The Muratorian Fragment expressly ascribes two epistles to John. Citations from the second Epistle appear first in Irenæus, though he does not distinguish it from the first. Clement of Alexandria (Strom. II. 15) quotes from 1 John under the formula “John says in his larger Epistle,” showing that he knew of a second. The lack of citations from the second and third Epistles is easily explained by their brevity and the minor importance of their doctrinal contents. The second and third Epistles belong to the seven Antilegomena. Origen cites the first Epistle often, the second and third never, and of the latter he says “not all agree that they are genuine” (quoted by Eusebius, VI. 25), and apparently he himself did not consider them of apostolic origin (cf. Weiss Einleitung, p. 87). Origens treatment of the Catholic Epistles was implicitly followed by his pupil Dionysius and by succeeding generations. Eusebius himself does not express his own judgment in the matter, but simply records the state of tradition which was a mere repetition of Origens position in regard to them. Jerome (de vir. ill. 9 and 18) says that most writers ascribe them to the presbyter John—an opinion which evidently arose upon the basis of the authors self-designation in 2 John. 1:1, 3 John. 1:1, and some modern critics (among them Reuss and Wieseler) have done the same. Eusebius himself in the next chapter implies that such an opinion existed in his day, though he does not express his own view on the matter. He placed them, however, among the Antilegomena. (On the presbyter John, see below chap. 39, note 4.) That the two epistles fell originally into the class of Antilegomena was due doubtless to the peculiar self-designation mentioned, which seemed to distinguish the author from the apostle, and also to their private and doctrinally unimportant character. But in spite of the slight external testimony to the epistles the conclusion of Weiss seems correct, that “inasmuch as the second and third clearly betray the same author, and inasmuch as the second is related to the first in such a manner that they must either be by the same author or the former be regarded as an entirely aimless imitation of the latter, so everything favors the ascription of them both to the author of the first, viz. to the apostle.” (ibid. p. 469.)154:776
The Apocalypse is one of the best authenticated books of the New Testament. It was used by Papias and others of the earliest Fathers, and already by Justin Martyr was expressly ascribed to the apostle John. (Compare also the epistle of the Churches of Lyons and Vienne, Eusebius, V. 1.) Tradition, so far as we have it, is unanimous (with the exception of the Alogi, an insignificant heretical sect of the second century, who attributed the Apocalypse as well as the Gospel to Cerinthus. Caius is not an exception: see below, chap. 28, note 4) in ascribing the Apocalypse to the apostle John, until Dionysius of Alexandria, who subjected the book to severe literary criticism (see below, Bk. VII. chap. 25), and upon the assumption of the genuineness of the Gospel and the first Epistle, doubted its authenticity on account of its divergence from these writings both in spirit and in style. He says (VII. 25, §2) that some others before him had denied the Johannine authorship and ascribed the book to Cerinthus, but the way in which he speaks of them shows that there cannot have been a ruling tradition to that effect. He may have referred simply to the Alogi, or he may have included others of whom we do not know. He himself rejects this hypothesis, and supposes the books to have been written by some John, not the apostle (by what John he does not decide), and does not deny the inspiration and prophetic character of the book. Dionysius was led to exercise criticism upon the Apocalypse (which was as well supported by tradition as any book of the New Testament) from dogmatic reasons. The supposed sensuous and materialistic conceptions of the Apocalypse were offensive to the spiritualizing tendencies of the Alexandrian school, and the offensiveness increased with time. Although Dionysius held the work as inspired and authoritative, yet his position would lead logically to the exclusion of the Apocalypse from the canon, just as Hermas had been already excluded, although Origen held it to be inspired and authoritative in the same sense in which Dionysius held the Apocalypse to be,—i.e. as composed by an apostles pupil, not by an apostle. Apocalyptic literature did not belong properly to the New Testament, but rather to the prophetic portion of the Old Testament; but the number of the Old Testament prophets was already complete (according to the Muratorian Fragment), and therefore no prophetic writing (e.g. Hermas) could find a place there; nor, on the other hand, could it be made a part of the New Testament, for it was not apostolic. The same was true of the Apocalypse of Peter, and the only thing which kept the Apocalypse of John in the canon was its supposed apostolic authorship. It was received as a part of the New Testament not because it was apocalyptic, but because it was apostolic, and thus the criticism of Dionysius would lead logically to its rejection from the canon. Johns Apocalypse is the only New Testament book cited by Justin as γραφή (so also by the Epistle of Vienne and Lyons, Eusebius, V. 1), and this because of its prophetic character. It must have been (according to their opinion) either a true prophecy (and therefore inspired by the Holy Spirit) or a forgery. Its authenticity being accepted, the former alternative necessarily followed, and it was placed upon a line with the Old Testament prophets, i.e. with the γραφή. After Dionysius time doubts of its authenticity became quite widespread in the Eastern Church, and among the doubters was Eusebius, who evidently wished to ascribe it to the mysterious presbyter John, whose existence he supposed to be established by Papias in a passage quoted in chap. 39, §4, below (compare the note on the passage). Eusebius treatment of the book is hesitating. He evidently himself discredited its apostolic authority, but at the same time he realized (as a historian more keenly than Dionysius the theologian) the great weight of external testimony to its authenticity, and therefore he gives his readers the liberty (in the next chapter) of putting it either with the Homologoumena or with the νόθοι. It legitimately belonged among the Homologoumena, but Dionysius attitude toward it doubtless led Eusebius to think that it might at some time in the future be thrown out of the canon, and of course his own objections to its contents and his doubts as to its apostolicity caused him to contemplate such a possibility not without pleasure (see the next chapter, note 1). In chapter 18, above, he speaks of it as the “so-called” Apocalypse of John, but in other places he repeats many testimonies in favor of its authenticity (see the next note), and only in chapter 39 does he state clearly his own opinion in the matter, which even there he does not press as a fixed conviction. The reason for the doubts of the books genuineness on the part of Eusebius and so many others lay evidently most of all in objections to the contents of the book, which seemed to favor chiliasm, and had been greatly abused for the advancement of the crassest chiliastic views. Many, like Dionysius of Alexandria were no doubt influenced also by the idea that it was impossible that the Gospel and the Apocalypse could be the works of one author, and they preferred to sacrifice the latter rather than the former. The book has found objectors in almost every age of the Church, but has continued to hold its place in the canon (its position was never disturbed in the Western Church, and only for some two or three centuries after Eusebius in parts of the Eastern Church) as an authentic work of the apostle John. The Tübingen school exalted the Apocalypse to the honorable position of one of the five genuine monuments of the apostolic age, and from it as a basis conducted their attacks upon the other Johannine writings. The more modern critical school is doubtful about it as well as the rest of the Johannine literature, and the latest theory makes the Apocalypse a Jewish document in a Christianized form (see above, chap. 18, note 1). Compare especially Holtzmanns Einleitung, p. 411–413, and Weiss Einleitung, p. 93.155:777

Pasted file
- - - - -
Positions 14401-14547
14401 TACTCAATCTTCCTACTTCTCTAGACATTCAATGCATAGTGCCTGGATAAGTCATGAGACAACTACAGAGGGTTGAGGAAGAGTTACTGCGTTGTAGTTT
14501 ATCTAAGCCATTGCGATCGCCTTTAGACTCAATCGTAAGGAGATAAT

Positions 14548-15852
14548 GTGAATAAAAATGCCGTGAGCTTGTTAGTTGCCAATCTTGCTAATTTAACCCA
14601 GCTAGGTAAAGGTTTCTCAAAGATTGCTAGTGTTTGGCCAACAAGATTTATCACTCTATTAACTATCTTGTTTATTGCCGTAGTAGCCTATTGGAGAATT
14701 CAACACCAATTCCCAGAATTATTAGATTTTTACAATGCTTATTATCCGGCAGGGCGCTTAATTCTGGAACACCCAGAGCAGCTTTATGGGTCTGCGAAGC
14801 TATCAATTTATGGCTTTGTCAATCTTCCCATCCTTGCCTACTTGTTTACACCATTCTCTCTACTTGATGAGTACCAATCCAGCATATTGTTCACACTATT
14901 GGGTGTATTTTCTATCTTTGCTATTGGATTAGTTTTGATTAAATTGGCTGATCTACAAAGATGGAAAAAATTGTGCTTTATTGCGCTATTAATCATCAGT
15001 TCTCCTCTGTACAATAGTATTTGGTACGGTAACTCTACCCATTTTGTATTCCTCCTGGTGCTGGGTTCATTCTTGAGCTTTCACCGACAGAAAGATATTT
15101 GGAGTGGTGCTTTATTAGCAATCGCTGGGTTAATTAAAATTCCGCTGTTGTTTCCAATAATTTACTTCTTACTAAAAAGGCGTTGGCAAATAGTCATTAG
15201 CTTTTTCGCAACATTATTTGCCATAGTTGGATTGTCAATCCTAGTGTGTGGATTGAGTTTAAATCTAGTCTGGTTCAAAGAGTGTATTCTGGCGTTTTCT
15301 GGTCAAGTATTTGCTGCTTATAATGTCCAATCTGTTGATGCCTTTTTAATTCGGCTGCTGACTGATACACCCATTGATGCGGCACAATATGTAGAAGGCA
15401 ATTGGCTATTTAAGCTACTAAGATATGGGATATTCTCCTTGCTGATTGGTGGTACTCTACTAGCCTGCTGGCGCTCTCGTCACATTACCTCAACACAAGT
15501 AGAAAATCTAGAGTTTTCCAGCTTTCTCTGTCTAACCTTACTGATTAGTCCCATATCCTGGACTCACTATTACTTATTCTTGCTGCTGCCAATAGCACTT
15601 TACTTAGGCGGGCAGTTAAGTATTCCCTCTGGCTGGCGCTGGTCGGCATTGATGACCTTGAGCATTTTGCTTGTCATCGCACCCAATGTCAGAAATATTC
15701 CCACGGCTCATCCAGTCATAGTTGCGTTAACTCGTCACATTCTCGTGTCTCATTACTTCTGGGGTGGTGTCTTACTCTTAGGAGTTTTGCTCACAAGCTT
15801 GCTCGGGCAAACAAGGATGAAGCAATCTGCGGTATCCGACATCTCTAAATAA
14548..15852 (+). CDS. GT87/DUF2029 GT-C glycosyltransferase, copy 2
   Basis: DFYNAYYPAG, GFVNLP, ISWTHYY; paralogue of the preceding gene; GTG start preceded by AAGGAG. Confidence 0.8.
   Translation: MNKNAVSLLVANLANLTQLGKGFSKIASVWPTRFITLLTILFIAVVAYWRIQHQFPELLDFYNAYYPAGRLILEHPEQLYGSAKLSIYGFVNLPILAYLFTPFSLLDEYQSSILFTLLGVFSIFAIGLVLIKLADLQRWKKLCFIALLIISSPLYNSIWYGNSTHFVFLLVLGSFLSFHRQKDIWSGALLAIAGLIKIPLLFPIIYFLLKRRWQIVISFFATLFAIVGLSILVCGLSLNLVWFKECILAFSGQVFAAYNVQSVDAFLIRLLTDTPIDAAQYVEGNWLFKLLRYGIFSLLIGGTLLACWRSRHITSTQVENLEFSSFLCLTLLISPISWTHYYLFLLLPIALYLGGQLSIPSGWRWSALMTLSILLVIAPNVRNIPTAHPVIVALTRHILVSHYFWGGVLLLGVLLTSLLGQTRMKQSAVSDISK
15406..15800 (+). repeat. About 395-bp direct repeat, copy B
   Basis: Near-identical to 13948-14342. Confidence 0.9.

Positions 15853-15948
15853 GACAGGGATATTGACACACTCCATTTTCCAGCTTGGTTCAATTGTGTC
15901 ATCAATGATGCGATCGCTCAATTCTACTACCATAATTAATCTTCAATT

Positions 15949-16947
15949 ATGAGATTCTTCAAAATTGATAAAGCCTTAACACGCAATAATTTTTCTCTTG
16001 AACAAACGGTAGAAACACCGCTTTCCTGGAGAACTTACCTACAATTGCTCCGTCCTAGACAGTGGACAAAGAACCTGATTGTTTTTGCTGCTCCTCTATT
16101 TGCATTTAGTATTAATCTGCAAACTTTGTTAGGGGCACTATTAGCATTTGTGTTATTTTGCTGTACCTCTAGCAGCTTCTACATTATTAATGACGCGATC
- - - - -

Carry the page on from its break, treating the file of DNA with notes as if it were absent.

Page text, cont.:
See Bk. VII. chap. 25, where Eusebius quotes a lengthy discussion of the Apocalypse by Dionysius of Alexandria. He also cites opinions favorable to the authenticity of the Apocalypse from Justin (in IV. 18, below), Theophilus (IV. 24), Irenæus (V. 8), and Origen (VI. 25), but such scattered testimonies can hardly be regarded as the fulfillment of the definite promise which he makes in this passage.